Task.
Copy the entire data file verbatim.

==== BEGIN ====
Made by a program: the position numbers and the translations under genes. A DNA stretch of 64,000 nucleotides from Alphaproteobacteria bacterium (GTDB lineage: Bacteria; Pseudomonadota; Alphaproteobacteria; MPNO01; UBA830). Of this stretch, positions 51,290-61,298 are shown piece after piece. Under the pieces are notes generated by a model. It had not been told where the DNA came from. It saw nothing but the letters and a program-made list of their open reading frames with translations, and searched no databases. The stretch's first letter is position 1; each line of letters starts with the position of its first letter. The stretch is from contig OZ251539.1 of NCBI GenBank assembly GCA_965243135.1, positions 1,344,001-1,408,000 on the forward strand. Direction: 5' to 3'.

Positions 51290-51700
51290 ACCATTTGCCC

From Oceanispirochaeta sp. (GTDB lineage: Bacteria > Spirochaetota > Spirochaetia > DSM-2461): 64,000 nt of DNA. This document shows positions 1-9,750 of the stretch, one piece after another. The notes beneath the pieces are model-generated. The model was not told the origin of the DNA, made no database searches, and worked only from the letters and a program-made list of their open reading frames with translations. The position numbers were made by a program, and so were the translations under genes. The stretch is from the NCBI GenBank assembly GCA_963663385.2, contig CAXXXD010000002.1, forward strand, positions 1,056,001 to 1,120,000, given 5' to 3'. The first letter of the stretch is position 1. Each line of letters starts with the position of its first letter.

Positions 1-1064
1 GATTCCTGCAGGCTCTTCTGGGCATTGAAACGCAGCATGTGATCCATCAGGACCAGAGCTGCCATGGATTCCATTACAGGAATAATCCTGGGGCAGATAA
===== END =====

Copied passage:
Made by a program: the position numbers and the translations under genes. A DNA stretch of 64,000 nucleotides from Alphaproteobacteria bacterium (GTDB lineage: Bacteria; Pseudomonadota; Alphaproteobacteria; MPNO01; UBA830). Of this stretch, positions 51,290-61,298 are shown piece after piece. Under the pieces are notes generated by a model. It had not been told where the DNA came from. It saw nothing but the letters and a program-made list of their open reading frames with translations, and searched no databases. The stretch's first letter is position 1; each line of letters starts with the position of its first letter. The stretch is from contig OZ251539.1 of NCBI GenBank assembly GCA_965243135.1, positions 1,344,001-1,408,000 on the forward strand. Direction: 5' to 3'.

Positions 51290-51700
51290 ACCATTTGCCC

From Oceanispirochaeta sp. (GTDB lineage: Bacteria > Spirochaetota > Spirochaetia > DSM-2461): 64,000 nt of DNA. This document shows positions 1-9,750 of the stretch, one piece after another. The notes beneath the pieces are model-generated. The model was not told the origin of the DNA, made no database searches, and worked only from the letters and a program-made list of their open reading frames with translations. The position numbers were made by a program, and so were the translations under genes. The stretch is from the NCBI GenBank assembly GCA_963663385.2, contig CAXXXD010000002.1, forward strand, positions 1,056,001 to 1,120,000, given 5' to 3'. The first letter of the stretch is position 1. Each line of letters starts with the position of its first letter.

Positions 1-1064
1 GATTCCTGCAGGCTCTTCTGGGCATTGAAACGCAGCATGTGATCCATCAGGACCAGAGCTGCCATGGATTCCATTACAGGAATAATCCTGGGGCAGATAA